Clare Coffey, Policy Advisor, ActionAid UK
Momentum seems to be gathering around the Rio+20 energy discussions, thanks to the UN Secretary General’s initiative on Sustainable Energy for All. The initiative sets out three specific objectives on doubling renewables and energy efficiency improvement rates, as well as securing universal access to energy. The three objectives could well be reflected in the Sustainable Development Goals, which are tipped as being the main outcome of the June Summit.
While a true commitment to securing energy for all has to be welcomed as a means to fulfil basic human rights, there is justifiable concern that the initiative will not in fact achieve that. Instead, the fear is that the sustainable energy initiative will be used as a way of promoting inappropriate industrial scale energy facilities in developing countries, worsening the situation of the world’s poorest and only benefitting big companies.
There are particular concerns around the inclusion of large scale biofuels and hydro, as well as nuclear among ‘renewable’ energy definitions. Human rights abuses linked to EU biofuels policy are the subject of an ActionAid report, Fuel for Thought: addressing the social impacts of EU biofuels policies, launched last week in Brussels. According to this, biofuels are the most significant driver of global land acquisitions, with International Land Coalition data suggesting that 37 million hectares of land have been taken globally for biofuels. Biofuels have also played a significant factor in world food price spikes and volatility – with the IMF, World Bank and eight other international organisations calling on G20 countries to remove biofuels mandates and subsidies. Hundreds of millions of people have been adversely affected by biofuels, undermining poverty reduction and economic development efforts.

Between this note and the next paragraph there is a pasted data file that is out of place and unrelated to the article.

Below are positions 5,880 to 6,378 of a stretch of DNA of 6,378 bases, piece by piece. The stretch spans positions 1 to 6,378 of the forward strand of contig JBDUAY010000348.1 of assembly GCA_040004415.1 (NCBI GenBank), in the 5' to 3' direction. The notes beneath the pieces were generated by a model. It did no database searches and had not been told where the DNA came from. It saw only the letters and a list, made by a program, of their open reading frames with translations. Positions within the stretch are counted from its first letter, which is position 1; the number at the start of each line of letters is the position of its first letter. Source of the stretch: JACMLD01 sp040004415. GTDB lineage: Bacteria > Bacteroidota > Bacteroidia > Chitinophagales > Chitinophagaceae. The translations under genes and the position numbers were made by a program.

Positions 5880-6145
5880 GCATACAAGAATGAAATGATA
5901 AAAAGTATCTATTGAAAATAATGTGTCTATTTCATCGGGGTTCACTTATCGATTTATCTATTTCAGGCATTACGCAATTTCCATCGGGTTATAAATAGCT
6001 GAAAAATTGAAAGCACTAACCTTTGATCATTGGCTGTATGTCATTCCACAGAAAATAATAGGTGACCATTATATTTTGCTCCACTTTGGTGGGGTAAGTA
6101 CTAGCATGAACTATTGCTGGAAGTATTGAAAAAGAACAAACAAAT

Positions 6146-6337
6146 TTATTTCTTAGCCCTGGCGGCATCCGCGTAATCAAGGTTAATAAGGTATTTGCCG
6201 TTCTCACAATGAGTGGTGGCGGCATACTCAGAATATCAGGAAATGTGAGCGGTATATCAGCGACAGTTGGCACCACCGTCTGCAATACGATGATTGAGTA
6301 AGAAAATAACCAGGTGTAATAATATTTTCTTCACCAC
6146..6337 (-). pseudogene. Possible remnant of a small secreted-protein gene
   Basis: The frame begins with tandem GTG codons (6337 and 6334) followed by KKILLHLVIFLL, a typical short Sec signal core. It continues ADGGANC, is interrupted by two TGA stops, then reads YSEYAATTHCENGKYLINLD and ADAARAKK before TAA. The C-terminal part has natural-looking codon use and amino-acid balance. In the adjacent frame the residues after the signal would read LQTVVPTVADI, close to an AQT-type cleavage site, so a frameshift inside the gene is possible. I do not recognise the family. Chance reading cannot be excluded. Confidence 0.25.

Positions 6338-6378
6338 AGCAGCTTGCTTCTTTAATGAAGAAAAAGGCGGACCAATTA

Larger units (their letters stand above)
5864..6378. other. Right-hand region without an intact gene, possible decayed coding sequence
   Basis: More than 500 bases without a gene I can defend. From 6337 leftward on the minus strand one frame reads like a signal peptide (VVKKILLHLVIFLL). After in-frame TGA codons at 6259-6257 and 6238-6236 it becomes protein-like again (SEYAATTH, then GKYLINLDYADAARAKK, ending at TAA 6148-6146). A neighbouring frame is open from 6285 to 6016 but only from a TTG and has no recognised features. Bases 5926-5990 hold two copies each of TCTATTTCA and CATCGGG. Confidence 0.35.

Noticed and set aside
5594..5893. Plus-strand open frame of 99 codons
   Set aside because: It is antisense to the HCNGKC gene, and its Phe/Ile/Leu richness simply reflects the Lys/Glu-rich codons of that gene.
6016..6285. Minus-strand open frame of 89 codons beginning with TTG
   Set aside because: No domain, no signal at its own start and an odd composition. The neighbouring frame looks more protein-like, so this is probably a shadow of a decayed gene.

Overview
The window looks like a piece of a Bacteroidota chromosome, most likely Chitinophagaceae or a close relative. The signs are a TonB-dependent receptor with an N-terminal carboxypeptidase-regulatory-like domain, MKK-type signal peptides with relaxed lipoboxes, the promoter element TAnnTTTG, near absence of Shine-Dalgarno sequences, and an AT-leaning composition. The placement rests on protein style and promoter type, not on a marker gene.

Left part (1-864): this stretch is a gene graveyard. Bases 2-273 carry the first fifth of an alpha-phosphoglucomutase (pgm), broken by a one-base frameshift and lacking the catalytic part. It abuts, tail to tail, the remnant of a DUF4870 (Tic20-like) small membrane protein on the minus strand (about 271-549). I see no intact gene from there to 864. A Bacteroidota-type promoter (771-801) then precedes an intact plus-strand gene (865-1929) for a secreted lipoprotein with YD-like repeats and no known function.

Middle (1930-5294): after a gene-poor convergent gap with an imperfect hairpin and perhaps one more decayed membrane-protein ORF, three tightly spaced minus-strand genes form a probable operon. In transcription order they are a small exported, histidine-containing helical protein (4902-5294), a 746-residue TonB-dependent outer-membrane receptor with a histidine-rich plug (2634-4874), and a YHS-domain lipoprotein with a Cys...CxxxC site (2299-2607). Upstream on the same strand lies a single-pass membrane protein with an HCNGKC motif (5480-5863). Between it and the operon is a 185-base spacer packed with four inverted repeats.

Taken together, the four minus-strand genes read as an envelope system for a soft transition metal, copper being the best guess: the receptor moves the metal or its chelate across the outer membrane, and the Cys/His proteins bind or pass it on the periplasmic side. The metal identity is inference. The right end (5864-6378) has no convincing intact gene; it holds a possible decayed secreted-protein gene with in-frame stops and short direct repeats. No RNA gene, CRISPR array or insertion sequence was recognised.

Staggeringly, biofuels are also no answer to climate change. For the EU alone, official biofuel plans could result in annualised additional emissions of 65 million tonnes CO2, which would be like putting another 29 million cars on Europe’s roads.
In fact, there is much to be learned from the EU. In 2008, the EU reached an agreement for 20% renewable energy by 2020, including a 10% sub-target for renewable energy in transport. This has turned into a de facto biofuels target and has been the cause of huge controversy ever since, with governments now struggling to extricate themselves from the situation. The Rio+20 negotiators must learn from these mistakes and ensure that biofuels are ruled out of the sustainable energy discussions. Anything else would be unforgivable.
Fuel for Thought: addressing the social impacts of EU biofuels policies, ActionAid International, April 2011, http://act.ai/fuel4thought
Bowyer C, Anticipated Indirect Land Use Change Associated with Expanded Use of Biofuels and Bioliquids in the EU – An Analysis of the National Renewable Energy Action Plans, IEEP, updated by B Kretschmer, March 2011 http://www.ieep.eu/assets/786/Analysis_of_ILUC_Based_on_the_National_Renewable_Energy_Action_Plans.pdf